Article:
Arab Governments Concerned over Effects of U.S. Tax Reforms
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Arab Governments Concerned over Effects of U.S. Tax Reforms

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Arab governments are concerned over the effects of the Tax Reform Act of 1986 on investments by foreign governments in U.S. enterprises, according to Boycott Report, a bulletin on developments and trends affecting the Arab boycott of Israel and Arab influence in the U.S., published here by the American Jewish Congress.

The oil-rich Persian Gulf state of Kuwait is a case in point. It may lose its tax-exempt status on so-called passive investments in the United States. Kuwait, a heavy investor, was exempt under Section 892 of the old Internal Revenue Code from federal taxes on stocks, bonds or other domestic securities it owned and interest from deposits in American banks.

The old code declared as taxable, income derived from commercial activities including that earned by a “controlled entity” of a foreign government. Commercial activities were defined as those “ordinarily conducted with a view toward the current or further production of income,” the Boycott Report said.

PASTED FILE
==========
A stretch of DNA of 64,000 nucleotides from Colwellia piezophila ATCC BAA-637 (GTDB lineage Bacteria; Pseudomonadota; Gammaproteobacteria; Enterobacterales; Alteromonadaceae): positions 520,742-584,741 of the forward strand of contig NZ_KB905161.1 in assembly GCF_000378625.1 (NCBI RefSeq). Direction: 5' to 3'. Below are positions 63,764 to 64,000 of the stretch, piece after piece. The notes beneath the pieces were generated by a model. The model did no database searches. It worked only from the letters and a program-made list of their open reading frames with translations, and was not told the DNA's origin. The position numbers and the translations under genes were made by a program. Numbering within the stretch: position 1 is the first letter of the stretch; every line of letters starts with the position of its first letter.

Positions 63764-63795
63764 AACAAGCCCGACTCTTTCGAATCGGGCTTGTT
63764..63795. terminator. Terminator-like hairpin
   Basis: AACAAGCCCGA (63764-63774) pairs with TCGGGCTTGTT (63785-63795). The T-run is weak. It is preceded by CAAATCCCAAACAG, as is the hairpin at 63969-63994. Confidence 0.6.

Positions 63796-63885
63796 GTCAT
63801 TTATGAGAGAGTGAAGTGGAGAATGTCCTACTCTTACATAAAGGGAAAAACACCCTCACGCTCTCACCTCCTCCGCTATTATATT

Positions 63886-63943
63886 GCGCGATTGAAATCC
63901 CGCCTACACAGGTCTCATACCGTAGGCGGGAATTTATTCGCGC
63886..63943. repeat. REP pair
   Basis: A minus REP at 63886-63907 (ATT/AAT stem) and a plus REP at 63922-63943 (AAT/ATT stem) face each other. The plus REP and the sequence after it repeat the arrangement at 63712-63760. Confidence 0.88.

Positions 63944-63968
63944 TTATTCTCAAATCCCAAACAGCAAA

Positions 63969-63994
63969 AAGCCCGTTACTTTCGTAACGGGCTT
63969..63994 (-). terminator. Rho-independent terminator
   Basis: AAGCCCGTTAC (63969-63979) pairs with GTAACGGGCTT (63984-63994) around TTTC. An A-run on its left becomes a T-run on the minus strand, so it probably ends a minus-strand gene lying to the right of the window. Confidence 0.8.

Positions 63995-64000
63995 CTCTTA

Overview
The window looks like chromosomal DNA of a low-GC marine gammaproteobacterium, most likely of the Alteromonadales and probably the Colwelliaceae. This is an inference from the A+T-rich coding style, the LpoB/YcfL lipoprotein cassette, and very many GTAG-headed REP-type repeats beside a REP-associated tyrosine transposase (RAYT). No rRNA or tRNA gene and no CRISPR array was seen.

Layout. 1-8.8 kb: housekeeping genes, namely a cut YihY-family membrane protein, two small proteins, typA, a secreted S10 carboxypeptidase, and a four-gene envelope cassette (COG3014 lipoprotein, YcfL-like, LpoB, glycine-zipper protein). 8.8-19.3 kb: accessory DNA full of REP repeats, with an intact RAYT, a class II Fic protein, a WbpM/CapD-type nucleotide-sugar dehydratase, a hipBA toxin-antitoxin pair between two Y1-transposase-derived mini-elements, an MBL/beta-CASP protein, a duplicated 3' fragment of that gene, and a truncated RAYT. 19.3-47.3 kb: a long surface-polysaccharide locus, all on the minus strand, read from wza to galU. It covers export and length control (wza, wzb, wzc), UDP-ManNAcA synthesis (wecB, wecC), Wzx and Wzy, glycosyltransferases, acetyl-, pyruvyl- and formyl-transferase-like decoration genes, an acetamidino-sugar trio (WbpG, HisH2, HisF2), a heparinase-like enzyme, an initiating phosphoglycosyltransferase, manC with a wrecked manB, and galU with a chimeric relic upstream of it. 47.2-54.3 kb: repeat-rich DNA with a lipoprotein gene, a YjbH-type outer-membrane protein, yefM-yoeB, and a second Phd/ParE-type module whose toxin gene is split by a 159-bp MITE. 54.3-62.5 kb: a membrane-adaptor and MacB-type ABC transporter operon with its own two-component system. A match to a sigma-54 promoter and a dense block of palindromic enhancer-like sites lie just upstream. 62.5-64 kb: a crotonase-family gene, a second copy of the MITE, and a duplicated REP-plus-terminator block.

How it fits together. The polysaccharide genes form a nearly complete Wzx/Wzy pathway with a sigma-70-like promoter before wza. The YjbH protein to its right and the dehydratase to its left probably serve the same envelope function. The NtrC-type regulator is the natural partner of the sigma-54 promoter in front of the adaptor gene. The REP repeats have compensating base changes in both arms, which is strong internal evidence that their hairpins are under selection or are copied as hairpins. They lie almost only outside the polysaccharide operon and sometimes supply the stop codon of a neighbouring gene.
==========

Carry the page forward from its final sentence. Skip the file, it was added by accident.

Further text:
Section 892, as amended in the new tax law, makes taxable income derived from the conduct of any commercial activity “whether within or outside the United States.” If the foreign government owns at least 50 percent of the stock of the enterprise engaged in such commercial activity, the exemption on its “passive investments” in the U.S. could be jeopardized. The Kuwaitis could thereby lose their exempt status on the passive investments of the Kuwait Petroleum Co. in Santa Fe International, an American oil exploration company it purchased several years ago for $2.5 billion, the Boycott Report said.

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